uraniuman's picture

Corn prices have doubled since August - I suspect - no, I know there are reasons besides inflation for this. Supply and demand still works.

EscapeKey's picture

Granted, it's not the ONLY reason, but when ALL commodities rise together the argument for inflation is definitely there.

VK's picture

The DOW Jones UBS commodity index peaked at near 240 in 2008, it's trading at 147 as of today, same as it was in 2004. It'll go down even more as deflationary forces take hold once QE2 is announced and the biggest sell the news event in the history of world finance takes place.

-Michelle-'s picture

That looks a lot more in line with the prices at the grocer.  And it also is a reminder that we really need to stock our deep freezer this weekend.

Agent P's picture

I sort of agree with you.  Prices on dry goods with high commodity inputs (bread, cereals, pasta, etc.) don't seem to be climbing nearly as much (if at all) as the underlying commodities...protein however is another story.  For example, frozen bag of chicken breasts at Wallyworld normally run $6.48 to $6.98...I paid $9.48 on Sunday.

GittyUP's picture

Its so funny how everyone just goes along with whatever the article says without questioning the point of the article.  Consumers don't buy raw commodities.  They do buy the finished prodcut though.  Its entirely possible even likely that the higher input costs are being absorbed by the producers and also off set by cost cutting and overhead reduction.  This would result in the same price for consumers as a year ago even though inputs are up 48%.  Raw inputs only make up a small % of the retail price usually anyway.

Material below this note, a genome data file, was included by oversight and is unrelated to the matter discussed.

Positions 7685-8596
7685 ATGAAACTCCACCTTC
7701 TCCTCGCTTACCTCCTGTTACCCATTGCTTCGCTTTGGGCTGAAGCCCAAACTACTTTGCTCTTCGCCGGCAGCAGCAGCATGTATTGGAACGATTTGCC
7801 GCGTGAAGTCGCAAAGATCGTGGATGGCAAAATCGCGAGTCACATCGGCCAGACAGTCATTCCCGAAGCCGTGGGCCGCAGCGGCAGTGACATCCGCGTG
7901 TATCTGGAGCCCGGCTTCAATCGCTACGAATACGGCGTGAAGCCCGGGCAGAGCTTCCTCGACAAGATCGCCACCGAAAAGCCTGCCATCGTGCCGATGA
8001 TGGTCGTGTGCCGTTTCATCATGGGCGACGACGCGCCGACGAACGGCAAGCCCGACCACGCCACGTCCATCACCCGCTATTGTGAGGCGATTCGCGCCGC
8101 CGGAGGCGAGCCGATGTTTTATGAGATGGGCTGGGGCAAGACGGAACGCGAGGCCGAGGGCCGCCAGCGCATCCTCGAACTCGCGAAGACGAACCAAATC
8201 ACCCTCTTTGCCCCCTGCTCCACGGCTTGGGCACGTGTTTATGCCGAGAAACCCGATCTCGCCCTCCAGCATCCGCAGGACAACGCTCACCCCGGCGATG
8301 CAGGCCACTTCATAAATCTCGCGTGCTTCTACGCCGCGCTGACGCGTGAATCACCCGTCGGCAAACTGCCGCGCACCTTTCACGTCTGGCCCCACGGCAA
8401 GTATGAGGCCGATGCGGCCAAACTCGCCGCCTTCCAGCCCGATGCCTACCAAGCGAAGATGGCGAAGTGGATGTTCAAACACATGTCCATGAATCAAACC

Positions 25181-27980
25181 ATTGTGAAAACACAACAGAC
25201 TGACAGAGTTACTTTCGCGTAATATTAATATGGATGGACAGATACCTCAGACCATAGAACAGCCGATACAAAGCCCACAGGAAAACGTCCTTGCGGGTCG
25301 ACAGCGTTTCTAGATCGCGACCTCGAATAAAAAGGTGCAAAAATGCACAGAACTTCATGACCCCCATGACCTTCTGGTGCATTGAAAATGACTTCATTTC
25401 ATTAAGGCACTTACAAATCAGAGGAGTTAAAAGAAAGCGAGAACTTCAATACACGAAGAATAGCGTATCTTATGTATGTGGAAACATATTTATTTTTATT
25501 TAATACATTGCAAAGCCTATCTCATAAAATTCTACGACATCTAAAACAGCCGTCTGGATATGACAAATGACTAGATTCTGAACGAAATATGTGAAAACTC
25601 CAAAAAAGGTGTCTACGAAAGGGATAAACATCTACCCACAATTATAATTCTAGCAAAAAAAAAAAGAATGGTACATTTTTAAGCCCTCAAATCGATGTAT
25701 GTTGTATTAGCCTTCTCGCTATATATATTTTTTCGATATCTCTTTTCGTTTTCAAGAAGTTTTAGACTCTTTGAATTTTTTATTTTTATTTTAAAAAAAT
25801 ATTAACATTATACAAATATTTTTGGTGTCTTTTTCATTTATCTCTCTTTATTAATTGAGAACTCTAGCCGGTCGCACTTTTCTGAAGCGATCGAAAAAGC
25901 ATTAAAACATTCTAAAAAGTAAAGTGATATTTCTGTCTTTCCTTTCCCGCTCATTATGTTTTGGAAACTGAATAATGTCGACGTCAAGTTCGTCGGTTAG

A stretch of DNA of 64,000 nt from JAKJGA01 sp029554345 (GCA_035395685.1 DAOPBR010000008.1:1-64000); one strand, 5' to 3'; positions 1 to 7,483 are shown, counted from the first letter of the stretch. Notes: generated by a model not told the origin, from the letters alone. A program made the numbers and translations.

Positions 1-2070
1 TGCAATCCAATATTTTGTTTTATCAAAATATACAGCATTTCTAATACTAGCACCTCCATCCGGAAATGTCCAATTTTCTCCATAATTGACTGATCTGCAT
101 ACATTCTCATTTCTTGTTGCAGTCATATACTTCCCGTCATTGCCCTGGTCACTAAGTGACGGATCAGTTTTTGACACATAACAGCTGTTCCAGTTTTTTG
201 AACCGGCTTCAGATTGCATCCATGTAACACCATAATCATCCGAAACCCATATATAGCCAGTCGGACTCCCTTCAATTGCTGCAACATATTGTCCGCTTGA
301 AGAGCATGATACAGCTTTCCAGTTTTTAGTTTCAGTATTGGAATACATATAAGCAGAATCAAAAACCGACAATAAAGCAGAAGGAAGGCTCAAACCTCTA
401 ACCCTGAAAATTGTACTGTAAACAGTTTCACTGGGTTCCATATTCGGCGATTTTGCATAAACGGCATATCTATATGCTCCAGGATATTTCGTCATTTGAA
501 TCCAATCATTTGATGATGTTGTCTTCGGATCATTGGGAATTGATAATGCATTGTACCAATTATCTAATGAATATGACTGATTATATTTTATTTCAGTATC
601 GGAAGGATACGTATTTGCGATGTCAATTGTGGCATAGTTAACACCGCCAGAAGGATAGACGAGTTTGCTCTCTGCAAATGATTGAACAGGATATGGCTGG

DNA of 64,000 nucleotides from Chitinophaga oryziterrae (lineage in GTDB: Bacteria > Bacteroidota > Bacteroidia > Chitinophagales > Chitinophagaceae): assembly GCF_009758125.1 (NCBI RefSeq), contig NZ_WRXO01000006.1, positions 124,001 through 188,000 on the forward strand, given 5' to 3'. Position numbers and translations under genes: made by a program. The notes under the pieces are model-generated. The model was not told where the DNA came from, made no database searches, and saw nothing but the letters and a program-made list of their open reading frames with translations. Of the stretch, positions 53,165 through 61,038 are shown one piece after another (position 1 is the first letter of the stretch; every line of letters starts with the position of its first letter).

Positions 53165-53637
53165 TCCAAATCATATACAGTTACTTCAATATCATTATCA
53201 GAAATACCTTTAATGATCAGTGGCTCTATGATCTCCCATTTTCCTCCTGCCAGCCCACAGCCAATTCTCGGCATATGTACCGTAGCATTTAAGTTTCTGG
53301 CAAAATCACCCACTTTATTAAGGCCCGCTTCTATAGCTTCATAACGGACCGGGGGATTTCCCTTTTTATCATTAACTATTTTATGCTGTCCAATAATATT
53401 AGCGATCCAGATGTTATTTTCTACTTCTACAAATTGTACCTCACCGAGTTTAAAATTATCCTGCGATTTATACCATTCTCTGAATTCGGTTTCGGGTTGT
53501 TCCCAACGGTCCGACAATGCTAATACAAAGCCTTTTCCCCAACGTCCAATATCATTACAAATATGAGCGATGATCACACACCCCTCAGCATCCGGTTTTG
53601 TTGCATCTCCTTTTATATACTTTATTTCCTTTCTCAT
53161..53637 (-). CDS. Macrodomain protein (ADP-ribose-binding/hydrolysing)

The way to measure this is in retail price changes not raw inputs.  This has to be one of the most misleading articles I have read on ZH.  It amazes me how no body else has brought this up but instead responded with some witty sheep mentality response.  Question the Questioners people! 

faustian bargain's picture

Hm, narrowing profit margins for producers. That sounds bullish.

Just because dollar price increases don't translate immediately to the consumer doesn't mean they are not affecting the economy. And one way or the other, we'll all eventually pay for it. The only ones who won't, are the ones with the first access to the free money being injected by the Fed. The higher up the dollar access chain you are, the less you gotta worry about your cost of living increasing and standard of living decreasing.

Until, of course, the dollar becomes worthless.

Karl Yentz's picture

"Benny and the Jets" are tell'n ya they be targeting 2.0% core... Get the yield on the 5yr over divi's of the SP500 or unleaded nationwide over $3/gal and I get beared up. However, with niether the case... No can do!

With this in mind...Long tgt remains 1311-27ish Q1 or 2 of next year!

Seems pretty simple to me.

tmosley's picture

Hedonics, Tyler.  When you can't afford wheat anymore, you're supposed to eat dirt, and the dirt costs the same as the wheat used to, so everything is fine.

EscapeKey's picture

I think you mean 'substitition'. But yeah, you're right. The idea that you'll just swap decent, healthy groceries like chicken breast for cheap, nasty sausages because they're cheaper is absolutely ridiculous.

 

tmosley's picture

Whoops, you're right, my bad.  

Thanks for the correction.

MrSteve's picture

White hots, those precooked bratworst with veal and pork and milk solids are usually more expensive than chicken, so choose your sausage more carefully in the future and you can upgrade your opinion of "sausage".

MeTarzanUjane's picture

Tyler made special efforts to enlighten readers with the inflation argument 2 years ago.

The point being, the banks are sitting on a shitload of assets (MBS, CMBS). They want to sell at a profit and their friends at the Fed can make that happen.

If the traditional investment classes are in complete turmoil (equities) and the bank assets look cheap (everything is relative during hyperinflation) then people will choose the path of least resistance.

Is it time to renew your Realtors license? Or time to start a cable show that is a hybrid of Flip-my-House and Survivor?

traderjoe's picture

Too bad they didn't include health care and college tuition. 

midtowng's picture

Exactly what I was thinking.

Plus taxes and you have a more complete look at real inflation.

optimator's picture